Our excursions for the day were over, and we returned to Narkanda. There are hardly any restaurants there. Our hotel provided food, but we chose to explore Negi Dhaba, which was no more than a few metres away. The food was, well, dhaba-like – a little too spicy for our tastebuds even though we had requested them to tone down the spices a bit; but palatable nevertheless. Dinner over, we went for a stroll and spotted a statue on one side of the road. Dark as it was, I turned my phone torch on to discover it was that of Satyanand Stokes. A no-brainer, no? Back at the hotel, we asked if we could have Siddu (सिड्डू) for breakfast. Siddu is a fermented, stuffed and steamed bun that is popular in Shimla, Mandi and Kullu districts. It’s not made in the part of Himachal I am from, and none of us had ever had it. It was disappointing, then, that our request was politely declined.
The next day we left for Hatu Peak at around 9 am. By 11, we were out of Narkanda, towards our next destination – Chail. There were many cherry vendors on the way, and we halted at a conveniently-located spot to pick up some boxes. We got the boxes opened to do the taste test and check for the quality. Satisfied, we purchased three – one for ourselves, one for the relatives, and another one for a family friend. When we got home and unboxed a carton, the discovery of worm after worm in cherry after cherry left us poorer by seven hundred rupees and richer for the experience.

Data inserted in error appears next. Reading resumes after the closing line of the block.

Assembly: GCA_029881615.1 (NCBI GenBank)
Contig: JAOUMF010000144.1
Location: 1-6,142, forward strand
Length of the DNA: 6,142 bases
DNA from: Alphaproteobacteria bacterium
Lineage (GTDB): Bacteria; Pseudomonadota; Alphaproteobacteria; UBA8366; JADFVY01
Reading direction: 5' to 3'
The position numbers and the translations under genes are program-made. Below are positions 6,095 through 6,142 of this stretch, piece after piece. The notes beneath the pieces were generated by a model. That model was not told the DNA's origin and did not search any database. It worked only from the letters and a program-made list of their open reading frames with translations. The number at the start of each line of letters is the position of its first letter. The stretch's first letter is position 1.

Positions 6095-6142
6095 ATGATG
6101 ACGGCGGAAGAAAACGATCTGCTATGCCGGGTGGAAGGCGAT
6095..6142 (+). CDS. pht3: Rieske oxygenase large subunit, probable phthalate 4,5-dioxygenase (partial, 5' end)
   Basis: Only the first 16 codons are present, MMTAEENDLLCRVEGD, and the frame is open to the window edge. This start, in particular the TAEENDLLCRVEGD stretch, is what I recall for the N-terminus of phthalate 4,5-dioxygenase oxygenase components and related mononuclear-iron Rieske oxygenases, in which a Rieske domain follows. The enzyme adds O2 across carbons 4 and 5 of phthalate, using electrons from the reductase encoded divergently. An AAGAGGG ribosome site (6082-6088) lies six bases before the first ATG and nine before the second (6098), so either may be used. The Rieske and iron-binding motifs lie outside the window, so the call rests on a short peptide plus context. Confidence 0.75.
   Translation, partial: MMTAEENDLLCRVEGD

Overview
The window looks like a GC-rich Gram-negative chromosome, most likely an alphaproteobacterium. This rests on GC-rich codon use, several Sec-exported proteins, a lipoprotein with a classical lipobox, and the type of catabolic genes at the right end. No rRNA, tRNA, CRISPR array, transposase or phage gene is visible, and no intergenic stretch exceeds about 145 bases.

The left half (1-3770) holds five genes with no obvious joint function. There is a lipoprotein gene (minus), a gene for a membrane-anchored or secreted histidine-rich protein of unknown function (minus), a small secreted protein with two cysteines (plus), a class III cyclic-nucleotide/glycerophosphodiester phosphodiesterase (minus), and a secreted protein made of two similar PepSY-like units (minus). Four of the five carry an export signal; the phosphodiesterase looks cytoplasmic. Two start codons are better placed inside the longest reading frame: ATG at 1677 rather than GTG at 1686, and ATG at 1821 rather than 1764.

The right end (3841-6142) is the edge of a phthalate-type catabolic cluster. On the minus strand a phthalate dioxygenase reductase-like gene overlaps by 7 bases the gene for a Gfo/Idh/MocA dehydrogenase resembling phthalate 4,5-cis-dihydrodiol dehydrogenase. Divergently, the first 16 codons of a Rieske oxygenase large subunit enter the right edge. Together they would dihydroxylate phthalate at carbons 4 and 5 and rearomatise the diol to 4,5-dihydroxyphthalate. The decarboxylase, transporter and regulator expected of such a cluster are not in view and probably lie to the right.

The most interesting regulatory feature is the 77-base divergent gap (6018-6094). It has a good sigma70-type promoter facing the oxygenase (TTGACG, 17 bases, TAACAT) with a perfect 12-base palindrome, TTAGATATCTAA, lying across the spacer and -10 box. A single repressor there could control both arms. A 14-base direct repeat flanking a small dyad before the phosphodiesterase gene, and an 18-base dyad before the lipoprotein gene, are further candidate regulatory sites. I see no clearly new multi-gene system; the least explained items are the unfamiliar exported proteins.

On our way to Chail (चैल), we once again bypassed Shimla – this time taking the link road between Kufri (कुफरी) and Chail. Kufri is a tourist magnet. In winters, it gets a decent amount of snow and gives tourists the opportunity to try their hand at skiing and go sightseeing on mule-back (maybe even yak-back). But summer is a terribly bad time to be there. And yet, a sea of humanity descends on Kufri each day of the long summer vacation period. Whatever for, I do not understand. We waded through the traffic, which, though overwhelming, did not restrict our movement but only slowed us down. The entire road from Kufri to Chail was in a very good condition and had very little traffic, making our drive enjoyable.
On reaching Chail, the first thing we did was stop for lunch. In spite of being a crowd-puller, Himachal does a poor job on the food front. There is a lot I want to say in this regard, and I certainly will in a separate blog post. For now, let’s just say our experience at Chail was not good.
We had returned to Chail after a very long time; so we could have done the usual tourist hangouts. But we chose not to. Instead, we headed right away for the Kali Tibba Temple, which is situated on a hilltop, and like the Hatu Peak, offers panoramic views. The road leading to the temple was in a remarkably bad condition and was getting redone at many places. It was safe to drive on nonetheless. The temple was our final stop on this two-day adventure. Except for the cherries, everything about the trip was sweet and memorable.